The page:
Aside from the Great Dying, there have been four other mass extinctions, all of which severely pruned life’s diversity. Scientists agree that we’re now in the midst of a sixth such episode. This new one, however, is different – and, in many ways, much worse. For, unlike earlier extinctions, this one results from the work of a single species, Homo sapiens. We are relentlessly taking over the planet, laying it to waste and eliminating most of our fellow species. Moreover, we’re doing it much faster than the mass extinctions that came before. Every year, up to 30,000 species disappear due to human activity alone. At this rate, we could lose half of Earth’s species in this century. And, unlike with previous extinctions, there’s no hope that biodiversity will ever recover, since the cause of the decimation – us – is here to stay.

To scientists, this is an unparalleled calamity, far more severe than global warming, which is, after all, only one of many threats to biodiversity. Yet global warming gets far more press. Why? One reason is that, while the increase in temperature is easy to document, the decrease of species is not. Biologists don’t know, for example, exactly how many species exist on Earth. Estimates range widely, from three million to more than 50 million, and that doesn’t count microbes, critical (albeit invisible) components of ecosystems. We’re not certain about the rate of extinction, either; how could we be, since the vast majority of species have yet to be described? We’re even less sure how the loss of some species will affect the ecosystems in which they’re embedded, since the intricate connection between organisms means that the loss of a single species can ramify unpredictably.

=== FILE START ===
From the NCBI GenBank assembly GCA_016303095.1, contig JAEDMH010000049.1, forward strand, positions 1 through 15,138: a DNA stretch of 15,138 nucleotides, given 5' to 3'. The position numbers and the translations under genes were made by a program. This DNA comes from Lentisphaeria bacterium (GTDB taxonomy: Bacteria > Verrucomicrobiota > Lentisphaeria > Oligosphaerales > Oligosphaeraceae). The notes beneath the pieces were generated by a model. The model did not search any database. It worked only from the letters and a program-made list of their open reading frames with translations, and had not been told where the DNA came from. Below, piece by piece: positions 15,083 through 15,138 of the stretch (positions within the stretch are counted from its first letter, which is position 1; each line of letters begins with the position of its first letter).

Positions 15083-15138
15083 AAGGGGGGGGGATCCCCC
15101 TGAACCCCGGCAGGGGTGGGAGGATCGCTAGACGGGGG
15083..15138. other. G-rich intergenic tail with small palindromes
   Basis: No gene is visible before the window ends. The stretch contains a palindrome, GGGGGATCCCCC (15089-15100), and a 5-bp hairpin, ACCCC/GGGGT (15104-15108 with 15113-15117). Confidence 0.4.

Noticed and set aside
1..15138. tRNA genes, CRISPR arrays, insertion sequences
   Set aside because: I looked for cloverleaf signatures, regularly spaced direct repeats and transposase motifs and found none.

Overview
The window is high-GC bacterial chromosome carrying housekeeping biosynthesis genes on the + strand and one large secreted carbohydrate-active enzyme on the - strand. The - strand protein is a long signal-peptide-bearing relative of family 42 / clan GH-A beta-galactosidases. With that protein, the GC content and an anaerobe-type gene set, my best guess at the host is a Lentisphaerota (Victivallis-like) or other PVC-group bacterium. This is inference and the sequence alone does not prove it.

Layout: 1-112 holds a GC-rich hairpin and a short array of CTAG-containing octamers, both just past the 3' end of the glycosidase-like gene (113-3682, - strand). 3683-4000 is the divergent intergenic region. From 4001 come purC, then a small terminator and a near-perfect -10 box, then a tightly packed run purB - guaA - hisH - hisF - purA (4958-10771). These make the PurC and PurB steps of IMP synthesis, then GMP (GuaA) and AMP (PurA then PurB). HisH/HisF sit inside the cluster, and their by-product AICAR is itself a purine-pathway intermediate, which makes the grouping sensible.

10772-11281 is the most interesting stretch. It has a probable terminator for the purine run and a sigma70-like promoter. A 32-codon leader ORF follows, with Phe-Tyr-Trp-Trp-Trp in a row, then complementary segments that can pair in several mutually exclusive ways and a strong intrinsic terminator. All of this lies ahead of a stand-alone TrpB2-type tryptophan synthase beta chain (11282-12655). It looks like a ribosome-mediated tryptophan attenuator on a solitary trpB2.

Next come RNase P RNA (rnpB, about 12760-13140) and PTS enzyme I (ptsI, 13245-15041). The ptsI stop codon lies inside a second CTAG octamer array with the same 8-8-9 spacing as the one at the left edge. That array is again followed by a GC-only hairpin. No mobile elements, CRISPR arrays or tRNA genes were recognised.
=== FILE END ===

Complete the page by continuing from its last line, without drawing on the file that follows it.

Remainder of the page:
But we do know some things. Tropical rainforests are disappearing at a rate of 2 percent per year. Populations of most large fish are down to only 10 percent of what they were in 1950. Many primates and all the great apes – our closest relatives – are nearly gone from the wild.

And we know that extinction and global warming act synergistically. Extinction exacerbates global warming: By burning rainforests, we’re not only polluting the atmosphere with carbon dioxide (a major greenhouse gas) but destroying the very plants that can remove this gas from the air. Conversely, global warming increases extinction, both directly (killing corals) and indirectly (destroying the habitats of Arctic and Antarctic animals). As extinction increases, then, so does global warming, which in turn causes more extinction – and so on, into a downward spiral of destruction. Continue reading

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Filed under biodiversity, disease, extinction, global warming, mass extinction, ocean, rainforests